How to Grease the Top of Bread Dough

Place dough in a greased bowl

The Spruce 

Baking homemade bread is a relatively easy process, especially if you know a few tricks for avoiding common issues. One of those essential tips is that you need to grease the entire ball of dough before you allow it to rise for the first time. It's easy to do and will become second nature as you bake more loaves of bread.

Why Greasing Bread Dough Is Important

Depending on the type of yeast and the bread recipe, your dough may take anywhere from half an hour to two hours in the initial rise. This is a long time for the soft, kneaded dough to be exposed to air and it can (and will) dry out on the top of the dough ball.

The purpose of greasing or buttering the top of the bread dough is to prevent a dry “crust” from forming on the dough. This dry crust can be kneaded back into the dough without consequence to the bread’s flavor, but it is extra work that can be avoided by greasing the dough top.

How to Grease the Top of Bread Dough

You will need to gather three things before you set your bread dough to rise for the first time: a bowl that is 2 to 3 times larger than the amount of bread dough, oil to grease the bowl, and a clean cloth.

The oil can be any number of ingredients that you typically use for greasing baking and cooking dishes. Butter, shortening, or cooking oil are the most common.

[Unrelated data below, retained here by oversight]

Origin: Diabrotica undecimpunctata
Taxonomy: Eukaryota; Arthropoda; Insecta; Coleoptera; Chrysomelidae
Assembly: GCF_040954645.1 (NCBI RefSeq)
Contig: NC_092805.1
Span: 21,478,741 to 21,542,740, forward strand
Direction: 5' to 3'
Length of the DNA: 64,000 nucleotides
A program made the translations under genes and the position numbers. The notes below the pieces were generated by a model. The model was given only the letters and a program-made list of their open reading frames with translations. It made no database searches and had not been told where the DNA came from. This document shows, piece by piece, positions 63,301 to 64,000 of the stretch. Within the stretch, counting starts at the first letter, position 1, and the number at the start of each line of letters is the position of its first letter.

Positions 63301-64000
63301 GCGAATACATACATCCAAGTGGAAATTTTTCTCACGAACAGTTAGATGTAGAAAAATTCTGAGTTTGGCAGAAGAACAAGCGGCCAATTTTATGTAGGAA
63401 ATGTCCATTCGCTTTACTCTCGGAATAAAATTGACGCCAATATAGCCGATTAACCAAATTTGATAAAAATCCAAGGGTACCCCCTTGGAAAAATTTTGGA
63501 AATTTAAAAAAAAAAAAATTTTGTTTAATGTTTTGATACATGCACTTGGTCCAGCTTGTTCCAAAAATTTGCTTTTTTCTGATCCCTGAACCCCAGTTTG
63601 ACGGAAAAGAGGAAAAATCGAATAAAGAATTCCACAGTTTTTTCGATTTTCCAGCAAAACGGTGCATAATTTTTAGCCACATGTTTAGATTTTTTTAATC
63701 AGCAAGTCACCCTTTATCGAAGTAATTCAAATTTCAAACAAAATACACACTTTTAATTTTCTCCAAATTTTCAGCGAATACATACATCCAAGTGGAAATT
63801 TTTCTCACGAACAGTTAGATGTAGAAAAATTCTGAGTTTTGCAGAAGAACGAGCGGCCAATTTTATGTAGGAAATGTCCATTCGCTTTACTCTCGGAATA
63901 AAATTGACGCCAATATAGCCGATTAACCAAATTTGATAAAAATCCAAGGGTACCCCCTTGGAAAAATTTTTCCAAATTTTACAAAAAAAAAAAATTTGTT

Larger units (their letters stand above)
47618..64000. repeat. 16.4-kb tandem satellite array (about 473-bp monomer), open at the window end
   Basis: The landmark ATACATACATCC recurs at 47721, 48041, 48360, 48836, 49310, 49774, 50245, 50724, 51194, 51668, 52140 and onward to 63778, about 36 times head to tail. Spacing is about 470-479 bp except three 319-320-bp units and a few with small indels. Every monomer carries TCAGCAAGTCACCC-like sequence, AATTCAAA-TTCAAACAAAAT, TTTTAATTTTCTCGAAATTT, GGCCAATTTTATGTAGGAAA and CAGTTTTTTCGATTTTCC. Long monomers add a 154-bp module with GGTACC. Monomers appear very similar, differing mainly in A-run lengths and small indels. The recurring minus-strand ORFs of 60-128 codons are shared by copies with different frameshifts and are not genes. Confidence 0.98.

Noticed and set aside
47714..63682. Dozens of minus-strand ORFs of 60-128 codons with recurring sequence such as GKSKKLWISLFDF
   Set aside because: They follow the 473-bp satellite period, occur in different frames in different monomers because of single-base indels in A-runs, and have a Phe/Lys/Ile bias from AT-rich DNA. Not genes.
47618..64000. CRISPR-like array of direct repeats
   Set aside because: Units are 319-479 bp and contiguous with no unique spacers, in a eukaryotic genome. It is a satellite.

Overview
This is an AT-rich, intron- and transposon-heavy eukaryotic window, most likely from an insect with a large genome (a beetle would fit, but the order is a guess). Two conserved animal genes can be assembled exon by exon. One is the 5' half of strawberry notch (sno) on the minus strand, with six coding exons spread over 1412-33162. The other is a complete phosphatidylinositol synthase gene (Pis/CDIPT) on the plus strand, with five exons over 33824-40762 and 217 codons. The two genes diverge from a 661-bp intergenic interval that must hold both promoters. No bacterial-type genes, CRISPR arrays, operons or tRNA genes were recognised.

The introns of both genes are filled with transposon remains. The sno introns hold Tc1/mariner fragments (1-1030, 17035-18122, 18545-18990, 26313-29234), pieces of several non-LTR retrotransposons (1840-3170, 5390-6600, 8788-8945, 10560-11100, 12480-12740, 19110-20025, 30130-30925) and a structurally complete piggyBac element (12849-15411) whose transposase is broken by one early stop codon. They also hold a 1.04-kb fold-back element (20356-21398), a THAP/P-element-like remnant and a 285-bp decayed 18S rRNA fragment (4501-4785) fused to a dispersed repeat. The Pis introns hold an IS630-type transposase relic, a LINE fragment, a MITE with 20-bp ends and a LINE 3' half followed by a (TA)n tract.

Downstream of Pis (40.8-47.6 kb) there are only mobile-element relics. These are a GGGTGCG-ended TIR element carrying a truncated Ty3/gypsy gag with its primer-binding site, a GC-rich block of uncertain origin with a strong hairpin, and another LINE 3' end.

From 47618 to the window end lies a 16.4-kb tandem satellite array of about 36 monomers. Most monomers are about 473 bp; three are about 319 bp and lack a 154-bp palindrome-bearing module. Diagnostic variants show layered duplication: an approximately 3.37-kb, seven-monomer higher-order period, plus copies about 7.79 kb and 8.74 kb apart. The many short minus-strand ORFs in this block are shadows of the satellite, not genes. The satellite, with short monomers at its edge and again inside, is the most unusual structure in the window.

Spray oils in a refillable mister or a store-bought spray oil make quick work of the greasing. One filled with olive oil is one of the healthiest and easiest options. All you need to do is give your bowl a quick spray, ensuring all sides have a nice, light coating.

  1. Grease a large bowl with butter, shortening or cooking oil.
  2. Place the dough in the bowl.
  3. Slide the dough over to one side and turn it upside down.
  4. The bread dough is now greased on top.
  5. Cover the bowl with a clean cloth to keep out any drafts.

More Tips for Preventing Dry Dough

  • Keep the bread dough covered to protect the dough from drying out and to keep off dust.
  • Place your rising dough in a warm, draft-free place in the kitchen while it's rising. Too much heat will speed up the yeast activity and too much cold air will slow it down.
  • If you need to slow down the rising bread, place it in the refrigerator. This is called 'retarding' and it is a convenient way to split up the baking process. You can allow the bread to rise overnight, then shape the loaves and enjoy fresh-baked bread in the morning.
  • To prevent the dough from drying out during the second rising (after you've shaped the loaf), place a clean cloth towel over the loaf. This is often a shorter rise of about 30 minutes, so grease is not needed and a towel will do just fine.
  • You can also freeze the dough after the first rise. Many bread bakers like to prepare enough dough to last their family for a few weeks and it's a great way to save time while enjoying fresh bread. You do need to add more yeast and allow it to rise once before freezing, though.